If you're pregnant and the thought of smoked salmon with cream cheese and toast makes your mouth water, you may wonder if it's safe or if you should avoid eating it. Mainly because, unlike baked or grilled salmon, smoked salmon is prepared differently (either cold smoked salmon or hot smoked salmon), and it can be a little confusing to tell the difference.
So, can you eat smoked salmon during pregnancy? And is hot smoked salmon better than cold? Here's what you need to know about the safety and risks of eating this delicious fish while pregnant.
According to registered dietitian Caroline Young, MS, RD, LD, RYT, salmon is one of the most nutritious foods we can eat because it is rich in omega-3 fatty acids and is a good source of protein. However, when it comes to smoked salmon, pregnant women should only eat hot-smoked salmon that has been heated to 165℉, as cold-smoked salmon can contain parasites and cause foodborne illnesses, says Young.
"Hot-smoked salmon (thoroughly cooked to about 165 degrees Fahrenheit) is safe to eat, while cold-smoked salmon is not, since eating the latter contains parasitic worms and can lead to food poisoning and foodborne illnesses like listeria," she tells Today's Parent.
"As with deli meat, ensure you cook smoked salmon until piping hot before eating it at home when pregnant."
While pregnant women can safely consume hot-smoked salmon as opposed to cold-smoked salmon, there are other ways to enjoy this nutrient-dense fish, says registered dietitian Kelsey Costa, MS, RDN.
"Given their high nutritional value and low risk of bacterial contamination, thoroughly cooked salmon dishes such as grilled or baked salmon are safe for consumption during pregnancy," she adds.
Cold-smoked and hot-smoked salmon are both types of salmon, but they are cooked at different temperatures, says registered dietitian Jennifer House, MSc, RD.
"Cold-smoked salmon is smoked at about 80 degrees Fahrenheit (producing a lighter pink and silky texture), while hot-smoked salmon is smoked at around 140 degrees Fahrenheit (producing a darker color and flaky product)," she tells Today's Parent.
Salmon (especially cooked) is always a good protein choice during pregnancy because salmon is rich in omega-3 fatty acids, essential for fetal brain development, and is low in mercury, says House. That being said, eating smoked salmon while pregnant is possible, but you should ensure it is thoroughly cooked.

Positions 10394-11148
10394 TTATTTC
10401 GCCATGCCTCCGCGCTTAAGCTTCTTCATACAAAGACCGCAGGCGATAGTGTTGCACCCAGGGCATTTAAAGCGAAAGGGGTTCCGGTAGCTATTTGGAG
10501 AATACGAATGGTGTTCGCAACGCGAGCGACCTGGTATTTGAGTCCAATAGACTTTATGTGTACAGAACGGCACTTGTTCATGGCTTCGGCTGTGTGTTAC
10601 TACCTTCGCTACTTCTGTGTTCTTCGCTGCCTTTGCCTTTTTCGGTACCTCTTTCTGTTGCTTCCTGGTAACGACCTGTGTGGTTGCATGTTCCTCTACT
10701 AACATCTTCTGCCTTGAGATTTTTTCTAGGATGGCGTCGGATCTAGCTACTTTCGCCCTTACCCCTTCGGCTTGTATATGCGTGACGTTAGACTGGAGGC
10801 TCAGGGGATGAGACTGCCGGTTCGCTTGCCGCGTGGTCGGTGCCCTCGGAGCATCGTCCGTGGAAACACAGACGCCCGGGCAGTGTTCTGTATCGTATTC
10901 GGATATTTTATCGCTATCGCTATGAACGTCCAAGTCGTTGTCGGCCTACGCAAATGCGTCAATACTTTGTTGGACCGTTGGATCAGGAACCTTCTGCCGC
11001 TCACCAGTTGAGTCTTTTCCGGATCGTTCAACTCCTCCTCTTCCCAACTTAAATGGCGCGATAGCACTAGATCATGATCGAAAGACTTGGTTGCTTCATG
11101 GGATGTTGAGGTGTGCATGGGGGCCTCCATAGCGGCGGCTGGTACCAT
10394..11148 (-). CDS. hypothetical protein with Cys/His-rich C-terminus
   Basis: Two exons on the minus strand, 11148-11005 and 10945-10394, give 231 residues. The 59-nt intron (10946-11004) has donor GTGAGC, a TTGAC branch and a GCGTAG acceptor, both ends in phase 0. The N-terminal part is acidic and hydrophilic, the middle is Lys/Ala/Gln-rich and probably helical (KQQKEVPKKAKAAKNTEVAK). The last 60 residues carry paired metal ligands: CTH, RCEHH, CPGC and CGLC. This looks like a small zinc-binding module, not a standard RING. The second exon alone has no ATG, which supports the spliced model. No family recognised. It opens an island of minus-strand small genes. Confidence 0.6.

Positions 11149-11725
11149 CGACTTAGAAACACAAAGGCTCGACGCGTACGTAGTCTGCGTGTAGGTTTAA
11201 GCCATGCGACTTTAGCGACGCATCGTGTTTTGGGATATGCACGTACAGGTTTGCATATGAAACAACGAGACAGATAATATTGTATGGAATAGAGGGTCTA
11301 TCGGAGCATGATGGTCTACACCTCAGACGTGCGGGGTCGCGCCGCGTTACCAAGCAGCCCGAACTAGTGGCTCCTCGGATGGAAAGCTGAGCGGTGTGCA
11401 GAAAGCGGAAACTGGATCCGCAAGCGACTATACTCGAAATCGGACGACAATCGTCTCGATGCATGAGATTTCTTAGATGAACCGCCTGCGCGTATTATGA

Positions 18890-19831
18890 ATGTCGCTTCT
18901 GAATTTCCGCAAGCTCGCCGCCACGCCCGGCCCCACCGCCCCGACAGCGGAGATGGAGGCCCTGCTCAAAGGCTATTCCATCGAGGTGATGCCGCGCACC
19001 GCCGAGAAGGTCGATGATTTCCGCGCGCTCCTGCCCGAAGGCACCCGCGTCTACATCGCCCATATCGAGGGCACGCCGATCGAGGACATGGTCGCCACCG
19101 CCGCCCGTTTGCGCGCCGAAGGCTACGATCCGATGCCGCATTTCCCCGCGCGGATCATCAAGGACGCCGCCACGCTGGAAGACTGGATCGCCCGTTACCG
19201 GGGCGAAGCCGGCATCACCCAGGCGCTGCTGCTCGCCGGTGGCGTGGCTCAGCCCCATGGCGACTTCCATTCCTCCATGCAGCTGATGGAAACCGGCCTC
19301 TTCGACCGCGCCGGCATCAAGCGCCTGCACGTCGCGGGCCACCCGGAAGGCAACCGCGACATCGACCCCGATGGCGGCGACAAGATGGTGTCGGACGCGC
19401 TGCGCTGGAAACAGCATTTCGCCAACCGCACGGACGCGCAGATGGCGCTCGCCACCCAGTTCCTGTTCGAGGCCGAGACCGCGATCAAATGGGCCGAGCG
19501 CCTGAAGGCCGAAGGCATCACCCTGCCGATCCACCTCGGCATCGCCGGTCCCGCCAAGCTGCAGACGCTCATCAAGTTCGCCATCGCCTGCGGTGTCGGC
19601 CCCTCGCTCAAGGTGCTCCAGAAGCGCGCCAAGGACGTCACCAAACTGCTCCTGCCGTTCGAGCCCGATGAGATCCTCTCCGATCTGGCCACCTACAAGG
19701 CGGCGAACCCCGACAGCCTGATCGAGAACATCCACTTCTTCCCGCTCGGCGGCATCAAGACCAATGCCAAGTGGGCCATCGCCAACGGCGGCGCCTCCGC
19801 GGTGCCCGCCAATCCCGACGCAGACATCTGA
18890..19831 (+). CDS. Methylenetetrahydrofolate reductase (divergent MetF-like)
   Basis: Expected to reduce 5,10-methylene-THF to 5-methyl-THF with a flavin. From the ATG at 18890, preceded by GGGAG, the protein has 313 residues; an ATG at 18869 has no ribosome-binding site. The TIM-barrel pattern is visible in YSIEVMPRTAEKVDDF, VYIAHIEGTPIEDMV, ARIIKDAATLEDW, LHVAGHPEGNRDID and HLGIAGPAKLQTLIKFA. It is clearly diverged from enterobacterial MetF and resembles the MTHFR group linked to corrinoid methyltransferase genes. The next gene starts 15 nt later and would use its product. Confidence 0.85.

Likewise, smoked salmon, unlike fresh salmon, has a high sodium content, which is something to pay attention to, according to Costa. "During pregnancy, it's essential to consume salt-cured foods like hot-smoked salmon in moderation because of their high sodium content, which can lead to increased blood pressure or preeclampsia, which can be dangerous for mothers and their unborn babies," she says.
Although they may look the same, House points out differences between cold-smoked and hot-smoked salmon. "Cold-smoked salmon is smoked at about 80 degrees Fahrenheit (producing a lighter pink and silky texture), while hot-smoked salmon is smoked at around 140 degrees Fahrenheit (producing a darker color and flaky product)," she explains.
Always ensure your fish is thoroughly cooked to reduce the risk of foodborne illnesses and food poisoning.
House recommends opting for fully cooked, hot-smoked salmon while pregnant. You can tell if it is fully cooked by its color. "Look for hot-smoked salmon (darker pink and flaky) that has been fully cooked, or make sure you cook cold-smoked salmon before consuming in pregnancy," she tells Today's Parent.
There are other types of fish you can enjoy during pregnancy, as long as they are considered low-mercury fish, explains House. "These include shrimp, light tuna (not white), haddock, sole, and oily fish like herring," she says.
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